Colonel Stewart Francis Newcombe was already a legend in the deserts of Arabia before he was joined in Cairo during the early months of the First World War by a group of extraordinary specialists in Middle Eastern affairs. One member of this group was T.E. Lawrence who went on to achieve worldwide fame. Colonel Newcombe's story, like those of other unsung figures in the Anglo-Arabian panoply, has been eclipsed by the legend of ´Lawrence of Arabia´, and has languished in the dusty recesses of regimental records, government files or in the elliptical words of Lawrence’s book Seven Pillars of Wisdom. However, S.F. Newcombe´s untold story is there to be told. IN THE SHADOW OF THE CRESCENT is a story of extraordinary exploits and courage, coupled with Newcombe's own legendary and inexhaustible supply of energy and of remarkable adventures under the very noses of the Ottoman authorities – full of danger, intrigue and perhaps more surprisingly, of romance during Newcombe's captivity in Turkey.

Wednesday, November 2, 2011



2 November 1917
On this day, Colonel Newcombe and a small detachment of camel-mounted raiders were captured during a daring operation behind enemy lines just two days after a successful cavalry charge by 800 men of the 4th Australian Light Horse Brigade had overrun the unwired Turkish trenches of Beersheba in what was the opening move of the 3rd Battle of Gaza.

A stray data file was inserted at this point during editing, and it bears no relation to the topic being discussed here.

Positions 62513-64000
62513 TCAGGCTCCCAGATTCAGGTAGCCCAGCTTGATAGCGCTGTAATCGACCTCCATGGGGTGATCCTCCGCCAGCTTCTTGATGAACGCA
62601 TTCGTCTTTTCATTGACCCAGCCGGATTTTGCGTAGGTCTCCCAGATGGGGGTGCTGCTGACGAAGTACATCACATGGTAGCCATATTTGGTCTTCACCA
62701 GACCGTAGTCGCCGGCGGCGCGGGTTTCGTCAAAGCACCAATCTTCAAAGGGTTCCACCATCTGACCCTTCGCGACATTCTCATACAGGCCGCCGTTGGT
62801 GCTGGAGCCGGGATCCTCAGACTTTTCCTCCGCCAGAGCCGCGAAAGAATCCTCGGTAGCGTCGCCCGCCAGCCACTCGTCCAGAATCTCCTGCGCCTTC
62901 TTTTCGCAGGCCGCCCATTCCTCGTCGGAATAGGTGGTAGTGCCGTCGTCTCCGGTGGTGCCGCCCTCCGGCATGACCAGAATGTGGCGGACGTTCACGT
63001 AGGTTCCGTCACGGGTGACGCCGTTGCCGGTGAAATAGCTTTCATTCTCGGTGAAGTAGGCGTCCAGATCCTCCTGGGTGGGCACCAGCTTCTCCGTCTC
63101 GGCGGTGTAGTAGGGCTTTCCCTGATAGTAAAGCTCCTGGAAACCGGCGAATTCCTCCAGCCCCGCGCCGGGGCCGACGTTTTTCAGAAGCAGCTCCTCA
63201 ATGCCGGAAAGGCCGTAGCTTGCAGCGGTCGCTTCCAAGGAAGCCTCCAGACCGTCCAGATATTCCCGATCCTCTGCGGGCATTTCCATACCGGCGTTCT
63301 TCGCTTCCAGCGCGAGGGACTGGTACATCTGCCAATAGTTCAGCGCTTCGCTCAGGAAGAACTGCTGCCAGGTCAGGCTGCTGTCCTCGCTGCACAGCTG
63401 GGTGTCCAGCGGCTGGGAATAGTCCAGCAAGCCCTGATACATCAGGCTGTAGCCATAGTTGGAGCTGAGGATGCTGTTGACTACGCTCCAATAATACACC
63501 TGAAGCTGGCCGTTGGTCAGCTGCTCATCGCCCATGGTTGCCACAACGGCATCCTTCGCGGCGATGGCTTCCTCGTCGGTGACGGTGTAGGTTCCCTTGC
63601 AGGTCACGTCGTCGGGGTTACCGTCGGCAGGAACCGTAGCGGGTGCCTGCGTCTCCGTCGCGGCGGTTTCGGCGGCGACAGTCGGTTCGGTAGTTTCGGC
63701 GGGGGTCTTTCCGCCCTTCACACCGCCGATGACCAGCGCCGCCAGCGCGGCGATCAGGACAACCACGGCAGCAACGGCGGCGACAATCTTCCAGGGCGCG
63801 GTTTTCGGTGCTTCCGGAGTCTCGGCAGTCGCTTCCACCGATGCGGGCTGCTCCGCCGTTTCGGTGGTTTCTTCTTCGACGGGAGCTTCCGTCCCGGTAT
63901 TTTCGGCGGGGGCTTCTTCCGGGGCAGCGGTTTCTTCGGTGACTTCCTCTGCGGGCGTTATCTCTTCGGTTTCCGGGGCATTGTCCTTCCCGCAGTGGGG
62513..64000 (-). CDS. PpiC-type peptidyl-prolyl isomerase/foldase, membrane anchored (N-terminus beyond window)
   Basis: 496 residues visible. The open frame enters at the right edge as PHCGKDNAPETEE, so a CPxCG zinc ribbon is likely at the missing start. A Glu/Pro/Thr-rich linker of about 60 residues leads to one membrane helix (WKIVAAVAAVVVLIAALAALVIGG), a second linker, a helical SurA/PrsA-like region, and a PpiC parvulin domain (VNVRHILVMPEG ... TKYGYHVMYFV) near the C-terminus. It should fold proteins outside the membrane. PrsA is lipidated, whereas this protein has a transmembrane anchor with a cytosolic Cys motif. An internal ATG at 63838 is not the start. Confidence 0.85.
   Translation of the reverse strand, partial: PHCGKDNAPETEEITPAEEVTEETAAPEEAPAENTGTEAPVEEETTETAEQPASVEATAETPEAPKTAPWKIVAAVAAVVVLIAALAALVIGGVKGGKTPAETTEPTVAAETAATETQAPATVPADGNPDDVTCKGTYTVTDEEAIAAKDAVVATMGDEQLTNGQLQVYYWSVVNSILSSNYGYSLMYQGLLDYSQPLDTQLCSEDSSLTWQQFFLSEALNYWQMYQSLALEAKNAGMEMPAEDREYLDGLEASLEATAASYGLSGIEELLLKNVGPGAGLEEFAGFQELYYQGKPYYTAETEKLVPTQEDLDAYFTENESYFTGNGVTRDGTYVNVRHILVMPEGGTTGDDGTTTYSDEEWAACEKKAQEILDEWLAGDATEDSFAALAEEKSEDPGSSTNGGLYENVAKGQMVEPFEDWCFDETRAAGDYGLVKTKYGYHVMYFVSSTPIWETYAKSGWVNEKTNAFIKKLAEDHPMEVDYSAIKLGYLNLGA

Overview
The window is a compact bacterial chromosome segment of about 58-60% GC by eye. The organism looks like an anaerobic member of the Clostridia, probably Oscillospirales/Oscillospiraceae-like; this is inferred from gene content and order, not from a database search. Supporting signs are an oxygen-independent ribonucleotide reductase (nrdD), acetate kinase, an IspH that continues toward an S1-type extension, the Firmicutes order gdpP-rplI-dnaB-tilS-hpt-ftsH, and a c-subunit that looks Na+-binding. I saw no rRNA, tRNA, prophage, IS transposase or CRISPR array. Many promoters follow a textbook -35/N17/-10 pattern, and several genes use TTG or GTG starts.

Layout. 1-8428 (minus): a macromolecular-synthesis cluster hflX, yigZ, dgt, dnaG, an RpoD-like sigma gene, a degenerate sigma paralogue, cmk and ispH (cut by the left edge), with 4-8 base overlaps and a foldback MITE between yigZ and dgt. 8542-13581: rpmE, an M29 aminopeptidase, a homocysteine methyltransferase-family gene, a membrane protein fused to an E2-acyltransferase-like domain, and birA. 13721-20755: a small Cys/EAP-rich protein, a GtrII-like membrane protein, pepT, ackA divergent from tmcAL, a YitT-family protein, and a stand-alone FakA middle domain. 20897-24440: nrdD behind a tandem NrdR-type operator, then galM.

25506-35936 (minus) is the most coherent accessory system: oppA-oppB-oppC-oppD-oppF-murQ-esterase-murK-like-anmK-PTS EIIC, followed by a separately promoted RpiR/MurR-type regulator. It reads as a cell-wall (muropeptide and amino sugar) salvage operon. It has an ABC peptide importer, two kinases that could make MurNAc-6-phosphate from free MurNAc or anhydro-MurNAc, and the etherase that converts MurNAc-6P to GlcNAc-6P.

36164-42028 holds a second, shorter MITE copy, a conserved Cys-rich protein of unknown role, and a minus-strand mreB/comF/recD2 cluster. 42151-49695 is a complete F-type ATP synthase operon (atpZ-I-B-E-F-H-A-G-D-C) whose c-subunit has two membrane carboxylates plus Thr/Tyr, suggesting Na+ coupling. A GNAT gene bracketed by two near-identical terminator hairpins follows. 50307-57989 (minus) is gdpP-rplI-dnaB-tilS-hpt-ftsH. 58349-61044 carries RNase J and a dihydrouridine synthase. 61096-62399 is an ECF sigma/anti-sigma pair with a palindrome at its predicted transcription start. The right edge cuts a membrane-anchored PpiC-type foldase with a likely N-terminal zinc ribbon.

Newcombe's plan was simple: to take seventy heavily armed camel-mounted men through the desert in a wide sweeping arc behind enemy lines and to take and hold the Beersheba to Hebron road, cutting communication lines and holding up the retreating army until relieved. If possible, it was also hoped that an accompanying Arab Sheikh would be able to convince friendly Arabs in the hills to join the band of desert warriors. As in all operations, flexibility would be the key. This audacious plan, bearing many of the hallmarks that would later be adopted by the Long Range Desert Group and the SAS during the Second World War, was
eventually approved towards the end of October 1917 by General Allenby. The operation immediately swung into action with final preparations being coordinated under the strictest secrecy. At the El Arish Machine Gunnery School, sixteen men of a mixed British and Commonwealth background were called to parade before the Officer Commanding who said that GHQ had requested sixteen men of stout heart to be chosen for a hush-hush mission. He continued, ‘If any man has no wish to go he could step forward and be replaced’. As one soldier attending an N.C.O course at El Arish later wrote: ‘None of us was that stout hearted, so we all kept our places.’